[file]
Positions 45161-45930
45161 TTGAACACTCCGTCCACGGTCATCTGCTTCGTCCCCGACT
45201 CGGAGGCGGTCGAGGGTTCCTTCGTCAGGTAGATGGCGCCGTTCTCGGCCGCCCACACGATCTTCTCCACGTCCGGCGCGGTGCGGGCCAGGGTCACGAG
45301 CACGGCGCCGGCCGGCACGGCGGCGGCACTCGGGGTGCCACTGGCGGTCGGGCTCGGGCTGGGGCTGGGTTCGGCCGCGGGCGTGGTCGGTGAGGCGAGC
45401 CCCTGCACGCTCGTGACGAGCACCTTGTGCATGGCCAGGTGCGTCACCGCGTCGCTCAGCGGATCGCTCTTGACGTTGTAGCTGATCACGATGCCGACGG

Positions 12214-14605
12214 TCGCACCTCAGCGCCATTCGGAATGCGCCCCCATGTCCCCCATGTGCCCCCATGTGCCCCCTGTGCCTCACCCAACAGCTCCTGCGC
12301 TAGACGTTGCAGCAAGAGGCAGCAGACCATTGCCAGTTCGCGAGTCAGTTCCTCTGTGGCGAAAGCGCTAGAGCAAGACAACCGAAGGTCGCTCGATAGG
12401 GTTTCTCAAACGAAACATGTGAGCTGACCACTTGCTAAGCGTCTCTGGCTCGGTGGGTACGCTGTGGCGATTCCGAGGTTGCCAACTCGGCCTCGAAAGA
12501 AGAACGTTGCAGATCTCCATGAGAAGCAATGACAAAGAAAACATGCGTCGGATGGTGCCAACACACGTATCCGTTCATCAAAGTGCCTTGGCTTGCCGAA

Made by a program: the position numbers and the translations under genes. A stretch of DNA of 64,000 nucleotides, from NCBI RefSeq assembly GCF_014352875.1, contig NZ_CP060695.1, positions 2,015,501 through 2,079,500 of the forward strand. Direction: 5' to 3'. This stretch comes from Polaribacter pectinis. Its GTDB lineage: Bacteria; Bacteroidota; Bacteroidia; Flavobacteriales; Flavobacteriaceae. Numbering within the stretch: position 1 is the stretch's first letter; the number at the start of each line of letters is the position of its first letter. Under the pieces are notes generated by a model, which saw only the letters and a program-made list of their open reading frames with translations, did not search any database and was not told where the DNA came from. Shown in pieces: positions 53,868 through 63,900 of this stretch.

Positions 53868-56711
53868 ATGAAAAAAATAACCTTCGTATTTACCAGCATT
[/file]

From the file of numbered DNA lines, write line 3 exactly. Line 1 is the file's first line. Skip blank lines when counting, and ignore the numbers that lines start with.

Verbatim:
45201 CGGAGGCGGTCGAGGGTTCCTTCGTCAGGTAGATGGCGCCGTTCTCGGCCGCCCACACGATCTTCTCCACGTCCGGCGCGGTGCGGGCCAGGGTCACGAG